D K Aggarwal
The slide in the rupee, in line with emerging market currencies, is increasingly being recognised as a concern for the Indian economy. This follows Feds signal that it would hike interest rates thrice in 2018 as the US economy is growing amid modest inflation.
Also, emerging market companies and governments combating rising cost of borrowing in dollars face increasing pressure as $249 billion needs to be repaid or refinanced through next year. There is a sense of cautiousness among investors because rising rates mean they need to pay more for unprecedented amount of borrowing, which could push balancesheets of emerging companies towards a tipping point.
If data are to be believed, the rupee has depreciated between March-end and mid-May on the back of rise in US treasury yields. Besides, the surge in prices of industrial metals and oil, sanctions against Russian companies contributing to the former, hardening demand and falling inventories dragged the rupee much lower.
Apart from above factors, persistent outflow of foreign funds from the Indian stock as well as bond markets has also impacted rupee performance. The rupee has weakened by 6.44 percent so far in 2018. In August 2013, the local currency had touched its all-time low of 68.8 against the dollar on Feds “taper tantrum”. There is cautiousness among investors that rupee depreciation, if the trend continues, could compel the RBI to increase policy rates higher.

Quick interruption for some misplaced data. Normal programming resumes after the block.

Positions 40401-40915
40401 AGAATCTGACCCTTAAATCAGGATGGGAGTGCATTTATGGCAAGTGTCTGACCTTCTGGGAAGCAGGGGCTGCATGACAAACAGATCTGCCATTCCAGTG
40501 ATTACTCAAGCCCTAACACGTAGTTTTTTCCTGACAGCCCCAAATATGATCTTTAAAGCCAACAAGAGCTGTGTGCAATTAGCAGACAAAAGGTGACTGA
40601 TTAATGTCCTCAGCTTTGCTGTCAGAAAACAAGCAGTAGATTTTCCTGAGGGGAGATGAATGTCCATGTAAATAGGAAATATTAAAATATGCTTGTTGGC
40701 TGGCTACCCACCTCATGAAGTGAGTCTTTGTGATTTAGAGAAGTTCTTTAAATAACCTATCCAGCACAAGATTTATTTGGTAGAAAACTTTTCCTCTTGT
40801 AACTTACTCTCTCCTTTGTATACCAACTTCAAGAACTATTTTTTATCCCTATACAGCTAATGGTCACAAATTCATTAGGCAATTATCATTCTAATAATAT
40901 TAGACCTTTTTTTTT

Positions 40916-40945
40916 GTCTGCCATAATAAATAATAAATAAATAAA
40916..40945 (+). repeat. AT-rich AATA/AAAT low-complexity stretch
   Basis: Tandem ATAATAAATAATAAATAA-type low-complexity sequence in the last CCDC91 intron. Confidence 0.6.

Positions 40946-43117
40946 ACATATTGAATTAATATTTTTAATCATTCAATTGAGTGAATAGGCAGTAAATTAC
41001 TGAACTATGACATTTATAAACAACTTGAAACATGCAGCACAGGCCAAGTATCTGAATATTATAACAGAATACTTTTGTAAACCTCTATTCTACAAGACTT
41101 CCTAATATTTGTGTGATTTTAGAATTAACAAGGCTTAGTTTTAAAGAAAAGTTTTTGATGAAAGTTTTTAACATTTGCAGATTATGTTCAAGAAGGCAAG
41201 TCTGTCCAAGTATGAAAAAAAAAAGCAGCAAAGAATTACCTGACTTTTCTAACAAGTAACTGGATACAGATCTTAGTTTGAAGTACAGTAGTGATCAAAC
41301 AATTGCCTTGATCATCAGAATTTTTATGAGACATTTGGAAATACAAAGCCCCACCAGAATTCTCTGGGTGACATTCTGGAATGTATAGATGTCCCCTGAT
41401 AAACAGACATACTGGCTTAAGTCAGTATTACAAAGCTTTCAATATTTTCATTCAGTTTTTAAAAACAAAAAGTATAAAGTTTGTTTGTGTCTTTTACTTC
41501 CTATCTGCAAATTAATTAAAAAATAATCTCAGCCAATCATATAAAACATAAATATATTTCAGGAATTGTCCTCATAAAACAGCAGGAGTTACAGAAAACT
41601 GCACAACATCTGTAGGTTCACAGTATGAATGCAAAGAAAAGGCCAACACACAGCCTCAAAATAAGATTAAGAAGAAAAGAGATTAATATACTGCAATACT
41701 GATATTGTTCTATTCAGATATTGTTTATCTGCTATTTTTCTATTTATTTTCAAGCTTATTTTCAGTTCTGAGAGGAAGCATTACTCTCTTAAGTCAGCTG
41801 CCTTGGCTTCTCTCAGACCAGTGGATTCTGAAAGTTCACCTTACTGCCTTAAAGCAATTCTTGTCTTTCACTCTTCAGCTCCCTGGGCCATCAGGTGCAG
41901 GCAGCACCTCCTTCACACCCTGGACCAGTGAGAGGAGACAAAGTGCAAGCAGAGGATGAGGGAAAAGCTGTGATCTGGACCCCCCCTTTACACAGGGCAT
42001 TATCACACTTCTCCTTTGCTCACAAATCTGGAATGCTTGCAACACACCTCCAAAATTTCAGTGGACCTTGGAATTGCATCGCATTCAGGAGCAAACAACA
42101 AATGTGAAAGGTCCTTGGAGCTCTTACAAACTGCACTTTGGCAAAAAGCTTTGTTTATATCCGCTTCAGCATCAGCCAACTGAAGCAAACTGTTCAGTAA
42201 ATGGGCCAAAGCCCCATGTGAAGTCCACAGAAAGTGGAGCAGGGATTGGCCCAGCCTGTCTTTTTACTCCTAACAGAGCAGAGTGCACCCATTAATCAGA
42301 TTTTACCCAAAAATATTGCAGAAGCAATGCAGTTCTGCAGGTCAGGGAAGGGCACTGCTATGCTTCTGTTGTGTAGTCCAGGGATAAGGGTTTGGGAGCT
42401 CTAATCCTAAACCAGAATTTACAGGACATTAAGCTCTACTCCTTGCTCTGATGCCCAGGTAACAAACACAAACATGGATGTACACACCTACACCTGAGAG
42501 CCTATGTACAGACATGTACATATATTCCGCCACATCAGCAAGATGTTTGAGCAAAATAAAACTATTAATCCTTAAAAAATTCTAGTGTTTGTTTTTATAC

The sharp slide in the rupee may not only impact fiscal mathematics, but severely affect the cost of borrowings for the corporate sector. Undoubtedly, the drop has been discomforting investors as a weaker rupee could spell trouble for a number of sectors that have a higher amount of dollar-denominated debt on their books. To name a few are oil marketing companies, power and telecom players, automobile firms and capital goods companies.
On the flip side, with a depreciating rupee, the value of exports would naturally increase. Hence, it would be a boon for the export-oriented sectors such as IT and pharma with a large exposure to the US. IT firms such as Infosys, TCS, HCL Technologies and pharma players Sun Pharma, Lupin, Cadila , Ajanta Pharma and Aurobindo Pharma are a case in point.
Investors may invest in these stocks and can take benefit of the rupee depreciating scenario, but they need to check if the company they intend to invest in have healthy business prospects and margins.